How to make Snowskin Mooncakes (recipe without shortening)

  • Prep Time
  • Difficulty

Now that you have known the basics of traditional Vietnamese mooncakes (if you haven’t, check out the recipes for baked mooncakes here and snow-skin mooncakes here), it is time to get creative.

I love old-school and traditional styles when it comes to food, but there is always room for improvement for everything in life. To be honest, I was not a big fan of traditional Vietnamese snow-skin mooncakes and would rather stick to baked mooncakes, just because the store-bought ones are too sweet for my liking: the sticky rice dough would always have too much added sugar so that the mooncakes can be longer preserved. I am a great dessert fan – I am very convinced that I have a second stomach designed especially for desserts, but I would frown at extremely sugary, one-dimensional treats. Therefore, creating traditional snow-skin mooncakes at home, which allows me to adjust the level of sweetness to my liking, is a great hit; but I thought, why stop there?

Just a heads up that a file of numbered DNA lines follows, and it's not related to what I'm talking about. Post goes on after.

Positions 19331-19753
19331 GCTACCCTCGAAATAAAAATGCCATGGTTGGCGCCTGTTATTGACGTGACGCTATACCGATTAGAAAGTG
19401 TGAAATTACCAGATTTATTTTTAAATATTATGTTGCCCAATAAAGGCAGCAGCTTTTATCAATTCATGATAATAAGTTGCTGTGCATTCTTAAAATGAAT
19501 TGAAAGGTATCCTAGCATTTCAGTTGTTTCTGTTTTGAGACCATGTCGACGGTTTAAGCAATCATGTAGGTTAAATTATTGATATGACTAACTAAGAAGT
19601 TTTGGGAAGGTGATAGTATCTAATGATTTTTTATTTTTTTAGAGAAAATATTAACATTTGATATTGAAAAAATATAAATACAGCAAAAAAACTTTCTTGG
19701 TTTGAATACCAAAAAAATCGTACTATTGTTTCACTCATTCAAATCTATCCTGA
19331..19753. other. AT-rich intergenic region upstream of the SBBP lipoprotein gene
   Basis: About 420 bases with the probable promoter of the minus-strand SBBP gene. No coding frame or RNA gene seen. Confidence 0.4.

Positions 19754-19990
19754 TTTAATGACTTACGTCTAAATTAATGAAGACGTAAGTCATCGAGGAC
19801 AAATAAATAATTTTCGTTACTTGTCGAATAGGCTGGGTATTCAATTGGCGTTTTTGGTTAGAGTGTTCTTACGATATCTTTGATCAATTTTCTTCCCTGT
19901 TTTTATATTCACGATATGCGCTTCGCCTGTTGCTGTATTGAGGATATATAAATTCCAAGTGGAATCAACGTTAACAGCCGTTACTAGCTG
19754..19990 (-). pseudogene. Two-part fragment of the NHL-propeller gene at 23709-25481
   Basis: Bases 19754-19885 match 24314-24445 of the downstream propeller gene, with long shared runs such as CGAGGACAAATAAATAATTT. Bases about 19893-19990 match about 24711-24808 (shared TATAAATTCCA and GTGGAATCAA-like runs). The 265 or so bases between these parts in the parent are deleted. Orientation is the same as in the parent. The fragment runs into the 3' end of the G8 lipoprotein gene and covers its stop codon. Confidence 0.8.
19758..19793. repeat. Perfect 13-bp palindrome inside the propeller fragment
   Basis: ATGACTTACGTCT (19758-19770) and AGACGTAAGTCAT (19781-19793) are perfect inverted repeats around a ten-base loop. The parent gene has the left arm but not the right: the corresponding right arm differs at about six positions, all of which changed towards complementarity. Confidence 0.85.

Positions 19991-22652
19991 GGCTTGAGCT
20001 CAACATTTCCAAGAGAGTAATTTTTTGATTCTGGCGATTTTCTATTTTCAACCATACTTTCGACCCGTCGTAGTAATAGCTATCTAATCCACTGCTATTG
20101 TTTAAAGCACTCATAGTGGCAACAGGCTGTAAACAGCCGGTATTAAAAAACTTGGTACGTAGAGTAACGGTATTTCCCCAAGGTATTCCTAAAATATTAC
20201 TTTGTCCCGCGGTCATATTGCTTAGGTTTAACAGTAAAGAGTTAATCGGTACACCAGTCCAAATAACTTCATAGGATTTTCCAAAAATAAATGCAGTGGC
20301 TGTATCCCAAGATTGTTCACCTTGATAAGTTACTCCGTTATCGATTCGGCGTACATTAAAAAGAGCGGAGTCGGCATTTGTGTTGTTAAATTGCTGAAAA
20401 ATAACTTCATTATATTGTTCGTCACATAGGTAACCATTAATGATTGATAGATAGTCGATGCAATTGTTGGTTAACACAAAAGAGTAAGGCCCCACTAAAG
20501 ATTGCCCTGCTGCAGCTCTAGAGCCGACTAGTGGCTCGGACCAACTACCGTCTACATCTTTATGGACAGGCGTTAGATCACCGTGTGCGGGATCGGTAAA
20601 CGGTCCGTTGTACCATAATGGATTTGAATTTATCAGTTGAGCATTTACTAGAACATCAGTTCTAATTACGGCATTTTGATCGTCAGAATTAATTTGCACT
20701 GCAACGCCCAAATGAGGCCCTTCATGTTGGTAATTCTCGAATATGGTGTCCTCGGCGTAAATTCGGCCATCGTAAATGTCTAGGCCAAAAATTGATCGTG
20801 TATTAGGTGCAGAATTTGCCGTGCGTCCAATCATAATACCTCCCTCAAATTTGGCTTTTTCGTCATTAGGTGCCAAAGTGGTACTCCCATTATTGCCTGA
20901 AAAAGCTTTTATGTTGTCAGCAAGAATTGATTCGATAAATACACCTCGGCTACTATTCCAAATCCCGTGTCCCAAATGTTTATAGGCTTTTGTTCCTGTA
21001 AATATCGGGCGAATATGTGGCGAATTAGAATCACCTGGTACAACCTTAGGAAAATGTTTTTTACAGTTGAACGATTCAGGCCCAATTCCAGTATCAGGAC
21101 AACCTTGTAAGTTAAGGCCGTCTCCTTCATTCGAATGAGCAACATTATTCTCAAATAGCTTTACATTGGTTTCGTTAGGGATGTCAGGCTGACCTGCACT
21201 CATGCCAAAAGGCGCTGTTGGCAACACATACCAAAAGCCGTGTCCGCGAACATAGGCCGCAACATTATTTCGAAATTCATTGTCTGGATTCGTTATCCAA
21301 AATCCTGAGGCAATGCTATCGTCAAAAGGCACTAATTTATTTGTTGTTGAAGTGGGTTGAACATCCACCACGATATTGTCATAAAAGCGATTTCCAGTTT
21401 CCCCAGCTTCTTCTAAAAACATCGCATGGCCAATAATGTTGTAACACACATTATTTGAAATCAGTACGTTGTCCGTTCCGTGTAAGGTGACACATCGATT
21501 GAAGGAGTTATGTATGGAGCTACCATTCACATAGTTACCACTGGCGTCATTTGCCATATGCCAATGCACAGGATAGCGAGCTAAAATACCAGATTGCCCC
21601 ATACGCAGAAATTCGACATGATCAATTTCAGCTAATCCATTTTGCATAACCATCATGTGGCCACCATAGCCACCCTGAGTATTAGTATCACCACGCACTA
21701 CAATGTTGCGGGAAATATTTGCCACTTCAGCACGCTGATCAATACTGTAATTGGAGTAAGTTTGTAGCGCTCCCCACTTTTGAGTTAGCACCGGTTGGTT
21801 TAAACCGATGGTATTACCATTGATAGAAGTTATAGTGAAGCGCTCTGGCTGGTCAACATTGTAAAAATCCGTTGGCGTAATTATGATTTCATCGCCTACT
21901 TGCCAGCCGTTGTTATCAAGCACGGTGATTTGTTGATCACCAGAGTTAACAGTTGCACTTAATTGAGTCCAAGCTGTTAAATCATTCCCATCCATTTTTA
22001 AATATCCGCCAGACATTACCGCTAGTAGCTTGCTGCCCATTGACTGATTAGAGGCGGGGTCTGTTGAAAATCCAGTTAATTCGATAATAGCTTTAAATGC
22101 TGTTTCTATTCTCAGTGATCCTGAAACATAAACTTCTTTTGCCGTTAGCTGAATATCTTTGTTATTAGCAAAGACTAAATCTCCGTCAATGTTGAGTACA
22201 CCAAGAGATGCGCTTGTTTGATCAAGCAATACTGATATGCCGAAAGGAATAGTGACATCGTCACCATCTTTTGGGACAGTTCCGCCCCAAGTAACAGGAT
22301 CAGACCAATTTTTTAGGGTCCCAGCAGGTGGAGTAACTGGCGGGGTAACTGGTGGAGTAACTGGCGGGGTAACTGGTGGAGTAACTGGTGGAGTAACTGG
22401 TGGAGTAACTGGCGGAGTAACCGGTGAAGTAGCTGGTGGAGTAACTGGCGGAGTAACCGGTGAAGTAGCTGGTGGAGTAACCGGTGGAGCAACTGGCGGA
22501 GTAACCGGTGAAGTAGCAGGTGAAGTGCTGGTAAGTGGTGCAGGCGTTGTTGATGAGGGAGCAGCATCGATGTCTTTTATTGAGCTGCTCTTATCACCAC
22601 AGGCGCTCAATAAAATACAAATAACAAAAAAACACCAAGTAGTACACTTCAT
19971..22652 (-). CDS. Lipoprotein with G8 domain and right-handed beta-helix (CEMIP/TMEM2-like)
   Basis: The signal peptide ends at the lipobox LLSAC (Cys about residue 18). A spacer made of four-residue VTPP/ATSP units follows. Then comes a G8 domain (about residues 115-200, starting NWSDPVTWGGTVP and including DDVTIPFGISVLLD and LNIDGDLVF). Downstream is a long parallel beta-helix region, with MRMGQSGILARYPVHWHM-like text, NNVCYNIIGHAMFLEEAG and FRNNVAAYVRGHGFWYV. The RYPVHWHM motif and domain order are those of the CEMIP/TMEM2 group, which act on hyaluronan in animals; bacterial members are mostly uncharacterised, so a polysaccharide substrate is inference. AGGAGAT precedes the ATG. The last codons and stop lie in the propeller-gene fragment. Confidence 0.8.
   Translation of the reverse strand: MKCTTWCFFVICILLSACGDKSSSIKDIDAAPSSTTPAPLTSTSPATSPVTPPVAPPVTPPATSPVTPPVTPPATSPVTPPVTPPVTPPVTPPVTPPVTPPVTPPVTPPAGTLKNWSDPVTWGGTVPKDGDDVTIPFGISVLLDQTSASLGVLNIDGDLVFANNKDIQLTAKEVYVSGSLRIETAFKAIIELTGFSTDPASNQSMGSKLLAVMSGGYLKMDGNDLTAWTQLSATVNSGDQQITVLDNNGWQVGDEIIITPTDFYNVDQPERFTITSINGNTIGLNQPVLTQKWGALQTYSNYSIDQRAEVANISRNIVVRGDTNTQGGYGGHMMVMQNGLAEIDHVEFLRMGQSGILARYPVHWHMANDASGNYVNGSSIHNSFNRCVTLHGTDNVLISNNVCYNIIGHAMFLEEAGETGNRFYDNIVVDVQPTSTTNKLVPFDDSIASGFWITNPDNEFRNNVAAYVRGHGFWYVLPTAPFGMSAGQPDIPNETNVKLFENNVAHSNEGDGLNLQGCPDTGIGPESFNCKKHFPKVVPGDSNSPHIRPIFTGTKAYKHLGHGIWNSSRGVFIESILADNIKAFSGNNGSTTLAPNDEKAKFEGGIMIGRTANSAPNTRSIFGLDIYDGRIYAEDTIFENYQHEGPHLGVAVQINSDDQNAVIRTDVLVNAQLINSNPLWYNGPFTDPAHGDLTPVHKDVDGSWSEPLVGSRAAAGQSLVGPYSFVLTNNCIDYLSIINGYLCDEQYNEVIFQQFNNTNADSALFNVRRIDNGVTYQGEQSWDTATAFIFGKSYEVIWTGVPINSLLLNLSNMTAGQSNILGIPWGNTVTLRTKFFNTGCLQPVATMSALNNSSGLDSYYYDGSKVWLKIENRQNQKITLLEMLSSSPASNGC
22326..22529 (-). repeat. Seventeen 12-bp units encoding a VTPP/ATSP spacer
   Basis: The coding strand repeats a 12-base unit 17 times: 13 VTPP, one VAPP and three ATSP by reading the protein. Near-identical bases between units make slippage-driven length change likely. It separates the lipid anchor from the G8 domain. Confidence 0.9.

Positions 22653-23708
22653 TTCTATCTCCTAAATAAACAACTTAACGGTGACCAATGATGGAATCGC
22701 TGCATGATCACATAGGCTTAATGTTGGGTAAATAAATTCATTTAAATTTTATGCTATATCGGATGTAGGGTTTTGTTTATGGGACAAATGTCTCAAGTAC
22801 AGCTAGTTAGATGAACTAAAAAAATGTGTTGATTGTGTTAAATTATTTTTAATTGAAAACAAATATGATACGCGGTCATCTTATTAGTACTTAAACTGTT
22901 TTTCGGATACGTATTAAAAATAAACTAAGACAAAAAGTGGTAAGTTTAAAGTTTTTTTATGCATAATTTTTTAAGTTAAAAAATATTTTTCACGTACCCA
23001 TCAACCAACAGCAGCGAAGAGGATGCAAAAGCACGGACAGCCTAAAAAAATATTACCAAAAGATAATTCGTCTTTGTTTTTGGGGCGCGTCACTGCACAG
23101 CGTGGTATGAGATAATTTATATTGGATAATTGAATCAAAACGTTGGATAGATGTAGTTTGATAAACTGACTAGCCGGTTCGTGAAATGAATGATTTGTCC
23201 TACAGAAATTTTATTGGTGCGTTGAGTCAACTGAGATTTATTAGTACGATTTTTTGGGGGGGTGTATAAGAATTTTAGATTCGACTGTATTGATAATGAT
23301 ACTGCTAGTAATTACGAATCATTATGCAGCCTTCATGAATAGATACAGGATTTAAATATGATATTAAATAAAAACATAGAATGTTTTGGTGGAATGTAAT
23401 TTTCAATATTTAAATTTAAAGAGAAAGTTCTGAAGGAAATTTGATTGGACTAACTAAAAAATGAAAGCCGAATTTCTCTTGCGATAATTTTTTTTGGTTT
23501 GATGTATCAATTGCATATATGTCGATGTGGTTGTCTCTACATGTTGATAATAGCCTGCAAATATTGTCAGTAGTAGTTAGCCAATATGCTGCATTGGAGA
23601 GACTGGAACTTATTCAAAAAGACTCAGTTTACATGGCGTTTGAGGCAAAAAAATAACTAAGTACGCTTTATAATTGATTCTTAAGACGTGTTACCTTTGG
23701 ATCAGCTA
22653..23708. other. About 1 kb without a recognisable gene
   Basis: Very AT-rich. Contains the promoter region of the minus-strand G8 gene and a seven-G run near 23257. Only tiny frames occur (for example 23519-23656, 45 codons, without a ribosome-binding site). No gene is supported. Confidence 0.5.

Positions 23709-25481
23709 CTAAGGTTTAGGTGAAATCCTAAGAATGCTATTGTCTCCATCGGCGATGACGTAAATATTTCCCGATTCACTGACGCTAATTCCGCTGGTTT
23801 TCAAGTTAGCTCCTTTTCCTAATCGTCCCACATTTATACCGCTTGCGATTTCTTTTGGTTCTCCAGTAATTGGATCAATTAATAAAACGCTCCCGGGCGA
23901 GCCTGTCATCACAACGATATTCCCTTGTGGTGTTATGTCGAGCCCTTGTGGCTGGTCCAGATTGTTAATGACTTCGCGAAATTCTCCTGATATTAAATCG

This mooncake recipe of mine is sort of a fusion between traditional Vietnamese snow-skin mooncakes and Singaporean snow-skin mooncakes. I adore the petite shape and colourful exteriors of Singaporean snow-skin mooncakes, but I also love the chewiness of Vietnamese snow-skin mooncakes, and after many trials and errors, these lovely babies were born.

Snowskin mooncake

With this type of ‘hybrid’ mooncakes, you can have so many experiments with the colours and flavours (scroll till the end of this recipe for some useful tips and tricks on incorporating different flavours into the mooncakes skin dough). Sometimes, I would make matcha or coffee ‘mochi mooncakes’ by just shaping the dough without any fillings inside, and because these ‘mooncakes’ are technically not very traditional and super easy to make, I can have them all year round instead of just limiting myself to Mid-Autumn Festival ^v^